|Messenger photo by Kristy Zurbrick|
|Margie Cooper gets a kiss from her service dog, Chelsea, who accompanied her on trips to the London ABLE office where Cooper studied for her GED test.|
Margie Cooper, 53, earned her GED this month, and she has something—actually, a lot of somethings—to say about it and what came before it.
• Someone has to care.
“I never had anyone in my life to set me down and teach me the importance of school. To me, school was just a playhouse,” said Cooper of her elementary and high school education.
She got straight F’s, yet was passed on from one grade to the next. Support was lacking at home, where Cooper said she endured abuse. Support at school was hard to come by, too, she said, as other students and even teachers made fun of her.
“The first time someone tried to help me was in eighth grade. Pastor Adams came in as a volunteer. He worked with me and two others who were struggling, but I was too far gone,” she said.
Her challenges were compounded when, in high school, a hereditary health con-dition started to take its toll on her body. Cooper was born with spinal cerebellar ataxia, a dysfunction of the nervous system that results in incoordination of muscle movement. Many other members of Cooper’s family have the same disease.
Students teased her about her condition. When a teacher teased her about a misspelled doctor’s note in high school, Cooper left and “didn’t bother to look back.” She was a student at London High School.
“Teachers, please take time with students who are not doing well and find out why they’re not doing well. There’s a reason behind it,” Cooper said.
• Make education a priority.
While education didn’t rank high in Cooper’s early years, she made a point of changing that attitude for her own children. She met her husband in 10th grade, and they were married in 11th grade. They have two children, Jamey and Rose.
“My goal was that my children would have a parent who cared and was involved with them and their schooling,” Cooper said. “I stayed on top of them and got them graduated.”
Jamey, 32, is in law enforcement with the U.S. Navy in Virginia. He has guarded the president’s home twice, and in January will transfer to Texas to teach classes on defense, training drug dogs and detecting bombs. He has two sons.
Rose, 30, lives just down the road from her mother in London, where she homeschools her three sons.
When Jamey was having trouble in high school, Cooper visited the principal, Steve Allen, who now serves as London City Schools superintendent. His words of encouragement included a reference to the phrase “shoot for the stars.” It’s a phrase Cooper said stuck with her, initially in reference to her children and later to herself.
• Go for it.
For years, friends urged Cooper to sign up for GED classes. She was busy raising a family at the time. When she finally decided to go for it, she started to go through GED study books on her own, then hooked up with Joan Pierce, a teacher who works at London Correctional Institution with Cooper’s husband.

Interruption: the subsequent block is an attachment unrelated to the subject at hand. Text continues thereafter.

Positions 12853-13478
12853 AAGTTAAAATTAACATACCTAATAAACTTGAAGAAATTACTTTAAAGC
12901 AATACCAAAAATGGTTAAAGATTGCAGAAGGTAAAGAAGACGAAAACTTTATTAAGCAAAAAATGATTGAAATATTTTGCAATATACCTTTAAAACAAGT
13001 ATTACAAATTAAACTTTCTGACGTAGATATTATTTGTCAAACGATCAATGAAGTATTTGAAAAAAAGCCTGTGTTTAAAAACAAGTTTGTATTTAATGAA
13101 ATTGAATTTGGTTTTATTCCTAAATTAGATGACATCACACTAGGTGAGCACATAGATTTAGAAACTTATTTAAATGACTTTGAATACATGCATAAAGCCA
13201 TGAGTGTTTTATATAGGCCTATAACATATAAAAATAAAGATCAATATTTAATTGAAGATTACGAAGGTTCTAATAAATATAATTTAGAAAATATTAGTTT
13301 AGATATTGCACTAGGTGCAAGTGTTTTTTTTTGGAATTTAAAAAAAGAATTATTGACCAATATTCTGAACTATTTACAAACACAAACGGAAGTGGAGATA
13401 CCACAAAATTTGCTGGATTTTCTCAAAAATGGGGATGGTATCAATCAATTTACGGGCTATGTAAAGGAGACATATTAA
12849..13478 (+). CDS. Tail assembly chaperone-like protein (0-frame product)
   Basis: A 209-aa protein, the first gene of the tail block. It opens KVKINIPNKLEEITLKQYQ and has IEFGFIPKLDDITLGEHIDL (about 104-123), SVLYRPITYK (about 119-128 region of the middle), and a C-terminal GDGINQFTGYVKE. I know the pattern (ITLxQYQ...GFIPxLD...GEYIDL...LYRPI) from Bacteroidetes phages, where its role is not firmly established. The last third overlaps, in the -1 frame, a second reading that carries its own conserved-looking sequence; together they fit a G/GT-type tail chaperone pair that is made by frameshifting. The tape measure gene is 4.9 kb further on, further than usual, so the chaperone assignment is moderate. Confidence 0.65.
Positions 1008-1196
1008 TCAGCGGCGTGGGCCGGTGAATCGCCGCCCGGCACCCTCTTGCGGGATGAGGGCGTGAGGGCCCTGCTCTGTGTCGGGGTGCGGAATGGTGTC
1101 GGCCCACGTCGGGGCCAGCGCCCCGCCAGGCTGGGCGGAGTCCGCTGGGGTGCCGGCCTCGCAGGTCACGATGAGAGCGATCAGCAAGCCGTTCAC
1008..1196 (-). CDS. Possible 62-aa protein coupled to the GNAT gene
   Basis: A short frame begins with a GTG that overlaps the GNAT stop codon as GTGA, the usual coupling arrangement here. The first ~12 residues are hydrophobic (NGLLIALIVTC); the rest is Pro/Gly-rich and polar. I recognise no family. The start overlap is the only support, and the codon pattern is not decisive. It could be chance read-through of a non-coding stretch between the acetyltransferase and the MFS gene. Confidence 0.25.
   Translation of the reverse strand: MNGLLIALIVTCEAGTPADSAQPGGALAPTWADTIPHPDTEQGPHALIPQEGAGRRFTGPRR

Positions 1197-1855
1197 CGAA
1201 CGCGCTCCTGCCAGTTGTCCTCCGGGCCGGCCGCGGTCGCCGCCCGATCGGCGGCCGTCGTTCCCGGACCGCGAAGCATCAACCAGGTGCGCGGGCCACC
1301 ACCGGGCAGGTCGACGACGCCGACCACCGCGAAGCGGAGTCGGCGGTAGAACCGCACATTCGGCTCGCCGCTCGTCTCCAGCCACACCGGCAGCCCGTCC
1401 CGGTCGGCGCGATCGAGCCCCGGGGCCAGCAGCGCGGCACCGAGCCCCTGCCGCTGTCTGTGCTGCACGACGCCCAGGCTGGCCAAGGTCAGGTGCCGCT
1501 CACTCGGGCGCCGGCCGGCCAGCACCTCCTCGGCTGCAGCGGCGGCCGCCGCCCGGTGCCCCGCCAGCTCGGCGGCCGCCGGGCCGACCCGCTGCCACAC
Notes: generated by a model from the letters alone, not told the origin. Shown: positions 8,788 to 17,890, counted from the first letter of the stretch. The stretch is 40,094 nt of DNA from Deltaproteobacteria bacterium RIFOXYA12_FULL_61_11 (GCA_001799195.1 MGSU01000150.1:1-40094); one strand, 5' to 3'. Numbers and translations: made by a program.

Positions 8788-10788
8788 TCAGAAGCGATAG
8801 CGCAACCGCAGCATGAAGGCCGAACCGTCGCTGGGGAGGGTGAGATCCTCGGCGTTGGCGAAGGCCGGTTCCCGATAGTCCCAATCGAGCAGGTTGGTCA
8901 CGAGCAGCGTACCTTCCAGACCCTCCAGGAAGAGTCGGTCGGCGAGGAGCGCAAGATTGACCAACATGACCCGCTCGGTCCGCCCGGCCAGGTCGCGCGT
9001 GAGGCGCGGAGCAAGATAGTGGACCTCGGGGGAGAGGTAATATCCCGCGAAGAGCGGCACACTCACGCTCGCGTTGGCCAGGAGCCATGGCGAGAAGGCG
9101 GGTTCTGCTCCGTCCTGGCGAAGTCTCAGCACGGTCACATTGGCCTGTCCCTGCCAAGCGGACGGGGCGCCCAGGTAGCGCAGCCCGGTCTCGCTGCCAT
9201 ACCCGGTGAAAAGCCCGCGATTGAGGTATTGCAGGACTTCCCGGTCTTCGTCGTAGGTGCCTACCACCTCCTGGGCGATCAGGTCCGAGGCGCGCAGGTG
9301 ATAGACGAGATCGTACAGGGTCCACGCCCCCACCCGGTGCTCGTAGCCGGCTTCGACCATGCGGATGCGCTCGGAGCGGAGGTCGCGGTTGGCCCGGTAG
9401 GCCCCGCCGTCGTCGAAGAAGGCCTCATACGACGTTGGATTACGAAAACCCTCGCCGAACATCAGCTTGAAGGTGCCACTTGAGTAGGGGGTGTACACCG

A year-and-a-half ago, Cooper found London ABLE (Adult Basic Literacy Education).
“They have gone above and beyond. They give 110, 120 percent to help students to graduate,” Cooper said.
The free program starts with an assessment that is followed by instruction in trouble areas. Students have many options for preparing for the GED test. Some learn at home online through DEAL (Distance Education for Adult Learners), where they receive individual attention from an online instructor. Others study on their own or receive instruction from staff members and tutors at ABLE’s London office or satellite sites around Madison County. Some, like Cooper, do a combination of all of the options.
“Lynne (Alexander) is great. Whenever I needed more help, like with math, I could call her or come in,” Cooper said of ABLE’s director.
Over the last 18 months, Alexander, teacher Dick Wiseman, and the other staff members got to know Cooper and her constant companion, Chelsea. The Lab-rador retriever serves as Cooper’s service dog, keeping watch at her wheelchair’s side, getting to things Cooper can’t reach.
Earlier this month, when the staff decided to surprise Cooper with the news that she passed her GED test, they started with Chelsea.
“They showed up at my house with a red balloon shaped like a dog bone. It said congratulations to Chelsea for a good performance at the ABLE office,” Cooper said. “I didn’t notice that it also said ‘while Margie passed her GED test.’ ”
Even after Alexander pointed out the message, Cooper couldn’t believe she had passed. The math portion of the test had been difficult, she said. The score sheet finally convinced her.
“I feel so good that I have it,” she said. “I know my door is open now, and I can do anything I want.”
Cooper is looking into taking courses to land a job in medical billing. She also is entertaining the idea of pursuing a college degree. No matter which way she goes next, she’ll always preach the importance of an education.
“No matter what you go through in life, no matter how many people make fun of you, don’t give up. Education is the most important thing in the world… Keep at it,” she said.
In other words, shoot for the stars.
• GED Classes
To learn more about London Adult Basic Literacy and Education, call 740-852-9843. The organization offers its services from 8 a.m. to noon Monday through Friday and from 6 to 9 p.m. Tuesday and Thursday at 179 S. Main St., London.
ABLE also has satellite centers in West Jefferson at Hurt-Battelle Memorial Library, 270 Lilly Chapel Road, and Mount Sterling Community Center, 164 E. Main St. The West Jefferson hours are 1 to 2:30 p.m. on Tuesday and Thursday; call 614-879-8448; an open house is planned for 6 to 8 p.m. Oct. 21. The Mount Sterling hours are 6 to 9 p.m. Monday and Thursday; call 740-869-2453; an open house is planned for 6 to 8 p.m. Oct. 23.